Monday, April 6, 2009

My first exposure to FLOW, a socially minded movement started in Austin

by Guest bootstrap blogger Nina Godiwalla

I’ve always been fascinated by the Transcendental movement. It was driven by people determined to live out their idealist values, even if they had to shut themselves off from society to do so. One of my favorite short stories is by Louisa May Alcott, who lived in one of these utopian communities that her father was attempting to create, Fruitlands. It was a utopian socialist experiment in farm living and nature meditation. Maybe my fascination with these idealist groups is because at heart I’m an idealist, but at times, the harsh realities of life can make me a cynic.

The Transcendentalists come to mind because I just returned from my first FLOW ( meeting in Austin. I learned of FLOW at Austin’s RISE conference for entrepreneurs, last week. During our meeting, we discussed what FLOW meant at length. FLOW’s mission is to liberate the entrepreneurial spirit for good. The end goal is conscious capitalism. I’ll give you the shortest version I heard. If people live conscious lives, this will lead to conscious businesses, which will lead to conscious capitalism. We sat in the room as lay people to FLOW. We were led by two facilitators who have been discussing this philosophy for over four years along with the leaders of the concept, John Mackey, Whole Foods CEO, and Michael Strong, a serial entrepreneur.

I am intrigued by the philosophy because it harmonized two of my life passions, which I find often conflict: mindfulness and business. FLOW provides a philosophy that allows businesses to exist in harmony with so many of the human ideals that are often foregone in name of profits. Whole Foods does operate in this innovative way. There are very few companies where so many employees really do adore their employer. The last Whole Foods person I spoke to said, “I never feel like I’m working here.”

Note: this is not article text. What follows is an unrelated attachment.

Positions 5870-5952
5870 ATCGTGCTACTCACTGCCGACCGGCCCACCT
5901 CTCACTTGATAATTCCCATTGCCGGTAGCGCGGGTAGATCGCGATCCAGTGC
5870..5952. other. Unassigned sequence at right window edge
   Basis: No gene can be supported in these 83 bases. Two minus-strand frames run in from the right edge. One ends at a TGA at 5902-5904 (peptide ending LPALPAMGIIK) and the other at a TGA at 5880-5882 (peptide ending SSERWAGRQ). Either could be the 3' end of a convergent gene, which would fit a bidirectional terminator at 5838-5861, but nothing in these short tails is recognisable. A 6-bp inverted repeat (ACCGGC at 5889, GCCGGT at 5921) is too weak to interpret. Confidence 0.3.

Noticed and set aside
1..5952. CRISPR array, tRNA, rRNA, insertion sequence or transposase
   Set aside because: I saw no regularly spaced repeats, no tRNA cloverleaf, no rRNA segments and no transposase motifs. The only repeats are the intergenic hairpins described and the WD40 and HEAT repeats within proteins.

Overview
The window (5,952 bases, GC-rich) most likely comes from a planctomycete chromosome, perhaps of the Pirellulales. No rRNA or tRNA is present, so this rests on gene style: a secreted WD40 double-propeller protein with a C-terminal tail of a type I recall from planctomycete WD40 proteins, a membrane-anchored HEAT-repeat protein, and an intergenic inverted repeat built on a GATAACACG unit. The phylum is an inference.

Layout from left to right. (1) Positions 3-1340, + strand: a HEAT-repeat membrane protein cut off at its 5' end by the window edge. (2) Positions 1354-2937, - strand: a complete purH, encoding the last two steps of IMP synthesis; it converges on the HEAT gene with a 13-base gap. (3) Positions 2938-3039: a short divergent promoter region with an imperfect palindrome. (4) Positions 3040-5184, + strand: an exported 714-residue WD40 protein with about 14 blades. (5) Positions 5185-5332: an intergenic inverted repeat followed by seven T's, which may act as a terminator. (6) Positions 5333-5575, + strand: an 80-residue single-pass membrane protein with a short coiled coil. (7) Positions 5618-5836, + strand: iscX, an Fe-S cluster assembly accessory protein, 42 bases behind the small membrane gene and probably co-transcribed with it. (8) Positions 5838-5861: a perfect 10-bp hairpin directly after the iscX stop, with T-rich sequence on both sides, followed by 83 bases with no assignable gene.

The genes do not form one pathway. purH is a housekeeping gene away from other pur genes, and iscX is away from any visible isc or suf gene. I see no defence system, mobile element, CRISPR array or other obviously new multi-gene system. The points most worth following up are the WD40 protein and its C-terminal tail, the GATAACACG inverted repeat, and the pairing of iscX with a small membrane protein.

We must have been so fascinated with one another at the FLOW meeting because by the time we finished introductions, the meeting was almost over. The group was interesting: one participant was part of Safer Way, the health food store out of a garage in Austin that later turned into Whole Foods. Back in that time period, folks had afros and were all smiles. Another participant was a former senior corporate executive who left the Board Room to take on work that her heart was calling her to do. There was also someone working on a project for child entrepreneurs, ranging from 6 years to 14 years old. Other participants included some who were laid off and eager to hear a new perspective on life. We all sat there eagerly and open-minded.

You could tell the grassroots feeling of FLOW because it was headquartered upstairs in the woman’s house who hosted the meeting. Even at 8pm, the staff workers were coming in and out of the house, diligently working, while we discussed the FLOW philosophy. Her upstairs was FLOW’s Fort.

There was a conscious effort to be inclusive. No one could be in front of or behind the circle we sat in. When we couldn’t find one night that we could all agree to meet next time, there was concerned looks accompanied by a long, defeated pause. At the end, we were handed sheets about how to use the Socratic practices during meetings.

Everyone had their own take-away for the evening. We did all leave inspired by the new thinking and the possibilities it could mean for our lives and the community. As one participant said, “it is relieving to have people to connect with on this journey.” Another quote some shared during the meeting, “The world needs you. Live your life so you can be found.”

Nina Godiwalla

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